|dc.description.abstract||A seal is a component used in a turbomachine to reduce internal leakage of the working fluid and to increase the machine's efficiency. The stability of a turbomachine partially depends upon the rotodynamic coefficients of the seal. The integral control volume based rotodynamic coefficient prediction programs are no more accurate than the accuracy of the leakage mass flow rate estimation. Thus an accurate prediction of the mass flow rate through seals is extremely important, especially for rotodynamic analysis of turbomachinery.
For labyrinth seals, which are widely used, the energy dissipation is achieved by a series of constrictions and cavities. When the fluid flows through the constriction (under each tooth), a part of the pressure head is converted into kinetic energy, which is dissipated through small scale turbulence-viscosity interaction in the cavity that follows. Therefore, a leakage flow rate prediction equation can be developed by comparing the seal to a series of orifices and cavities. Using this analogy, the mass flow rate is modeled as a function of the flow coefficient under each tooth and the carry over coefficient, which accounts for the turbulent dissipation of kinetic energy in a cavity. This work, based upon FLUENT CFD simulations, initially studies the influence of flow parameters, in addition to geometry, on the carry over coefficient of a cavity, developing a better model for the same. It is found that the Reynolds number and clearance to pitch ratios have a major influence and tooth width has a secondary influence on the carry over coefficient and models for the same were developed for a generic rectangular tooth on stator labyrinth seal.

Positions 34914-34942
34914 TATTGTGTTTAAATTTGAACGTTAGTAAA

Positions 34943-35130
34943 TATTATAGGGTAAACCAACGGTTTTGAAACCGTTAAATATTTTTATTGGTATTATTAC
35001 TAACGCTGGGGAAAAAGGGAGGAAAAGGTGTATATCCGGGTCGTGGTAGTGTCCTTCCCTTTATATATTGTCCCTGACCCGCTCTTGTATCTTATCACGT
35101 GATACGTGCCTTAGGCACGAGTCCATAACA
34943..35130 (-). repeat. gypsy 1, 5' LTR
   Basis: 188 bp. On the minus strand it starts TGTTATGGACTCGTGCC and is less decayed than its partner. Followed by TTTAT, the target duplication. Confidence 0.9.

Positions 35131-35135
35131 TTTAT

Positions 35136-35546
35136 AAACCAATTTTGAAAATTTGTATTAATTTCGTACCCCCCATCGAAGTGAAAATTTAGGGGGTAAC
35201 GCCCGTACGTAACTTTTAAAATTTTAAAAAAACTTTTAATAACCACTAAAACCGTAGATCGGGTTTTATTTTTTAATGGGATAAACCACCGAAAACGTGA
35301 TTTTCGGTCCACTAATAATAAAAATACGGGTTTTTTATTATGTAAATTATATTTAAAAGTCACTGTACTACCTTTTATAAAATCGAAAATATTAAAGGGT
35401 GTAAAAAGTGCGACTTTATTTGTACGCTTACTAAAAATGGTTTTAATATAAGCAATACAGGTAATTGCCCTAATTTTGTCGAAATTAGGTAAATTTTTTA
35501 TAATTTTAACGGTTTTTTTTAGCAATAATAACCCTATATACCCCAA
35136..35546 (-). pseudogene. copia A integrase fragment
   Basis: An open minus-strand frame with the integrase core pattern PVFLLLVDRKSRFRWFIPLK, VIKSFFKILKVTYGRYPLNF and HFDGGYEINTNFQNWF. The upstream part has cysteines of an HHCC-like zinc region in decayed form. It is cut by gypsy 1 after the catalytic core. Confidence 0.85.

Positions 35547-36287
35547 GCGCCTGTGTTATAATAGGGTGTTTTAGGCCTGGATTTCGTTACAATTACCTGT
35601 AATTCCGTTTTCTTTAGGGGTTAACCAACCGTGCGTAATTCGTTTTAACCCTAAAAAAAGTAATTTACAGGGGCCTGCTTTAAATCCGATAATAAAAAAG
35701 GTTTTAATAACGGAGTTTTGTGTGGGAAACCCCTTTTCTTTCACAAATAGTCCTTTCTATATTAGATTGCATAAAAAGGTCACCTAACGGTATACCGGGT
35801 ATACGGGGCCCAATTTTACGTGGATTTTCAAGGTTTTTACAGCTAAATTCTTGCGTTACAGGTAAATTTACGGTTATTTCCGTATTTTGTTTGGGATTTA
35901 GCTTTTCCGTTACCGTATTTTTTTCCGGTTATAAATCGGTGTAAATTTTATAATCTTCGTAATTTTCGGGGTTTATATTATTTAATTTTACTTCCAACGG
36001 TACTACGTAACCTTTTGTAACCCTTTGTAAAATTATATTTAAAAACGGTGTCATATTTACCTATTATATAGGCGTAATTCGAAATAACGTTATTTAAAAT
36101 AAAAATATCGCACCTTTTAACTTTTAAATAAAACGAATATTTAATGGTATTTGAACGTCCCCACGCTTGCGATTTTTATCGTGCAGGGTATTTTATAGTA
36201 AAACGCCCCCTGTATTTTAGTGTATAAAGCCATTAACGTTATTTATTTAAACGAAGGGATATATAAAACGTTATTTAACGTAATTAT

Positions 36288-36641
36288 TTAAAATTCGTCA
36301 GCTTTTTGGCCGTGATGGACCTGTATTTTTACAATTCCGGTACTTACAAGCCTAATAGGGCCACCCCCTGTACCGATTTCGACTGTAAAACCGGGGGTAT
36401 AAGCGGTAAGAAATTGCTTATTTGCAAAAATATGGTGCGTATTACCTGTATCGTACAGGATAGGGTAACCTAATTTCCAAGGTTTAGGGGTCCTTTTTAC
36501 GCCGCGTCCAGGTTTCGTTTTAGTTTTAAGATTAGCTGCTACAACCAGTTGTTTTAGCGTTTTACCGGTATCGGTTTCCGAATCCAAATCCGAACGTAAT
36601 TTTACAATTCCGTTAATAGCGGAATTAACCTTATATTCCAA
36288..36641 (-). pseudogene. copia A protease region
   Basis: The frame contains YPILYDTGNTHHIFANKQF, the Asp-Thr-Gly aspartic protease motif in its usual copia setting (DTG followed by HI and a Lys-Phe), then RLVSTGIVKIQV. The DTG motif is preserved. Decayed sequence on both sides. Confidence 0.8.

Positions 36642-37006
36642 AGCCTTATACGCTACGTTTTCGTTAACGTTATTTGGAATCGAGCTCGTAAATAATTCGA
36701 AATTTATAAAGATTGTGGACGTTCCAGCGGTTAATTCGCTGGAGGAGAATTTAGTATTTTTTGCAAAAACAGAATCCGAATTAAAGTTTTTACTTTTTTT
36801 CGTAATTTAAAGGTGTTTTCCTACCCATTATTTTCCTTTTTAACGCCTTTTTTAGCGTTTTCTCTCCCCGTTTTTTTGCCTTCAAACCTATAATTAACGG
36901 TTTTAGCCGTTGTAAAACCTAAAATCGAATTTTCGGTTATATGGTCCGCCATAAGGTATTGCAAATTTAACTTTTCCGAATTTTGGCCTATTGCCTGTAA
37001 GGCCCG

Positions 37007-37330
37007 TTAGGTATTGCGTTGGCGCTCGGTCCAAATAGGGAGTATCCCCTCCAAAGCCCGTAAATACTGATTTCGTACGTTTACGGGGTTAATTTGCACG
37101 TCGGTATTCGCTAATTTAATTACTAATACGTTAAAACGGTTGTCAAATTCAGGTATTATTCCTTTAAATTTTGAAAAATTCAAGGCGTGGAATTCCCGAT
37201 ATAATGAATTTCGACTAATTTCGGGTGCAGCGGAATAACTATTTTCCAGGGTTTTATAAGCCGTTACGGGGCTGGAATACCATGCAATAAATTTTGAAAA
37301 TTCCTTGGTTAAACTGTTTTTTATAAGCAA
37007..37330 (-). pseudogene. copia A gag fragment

The discharge coefficient of the labyrinth seal tooth (with the preceding cavity) was found to be a function of the discharge coefficient of a single tooth (with no preceding cavity) and the carry over coefficient. The discharge coefficient of a single tooth is established as a function of the Reynolds number and width to clearance ratio of the tooth and a model for the same is developed. It is also verified that this model describes the discharge coefficient of the first tooth in the labyrinth seal. By comparing the coefficients of discharge of compressible flow to that of incompressible flow at the same Reynolds number, the expansion factor was found to depend only upon the pressure ratio and ratio of specific heats. A model for the same was developed. Thus using the developed models, it is possible to compute the leakage mass flow rate as well as the axial distribution of cavity pressure across the seal for known inlet and exit pressures. The model is validated against prior experimental data.||en_US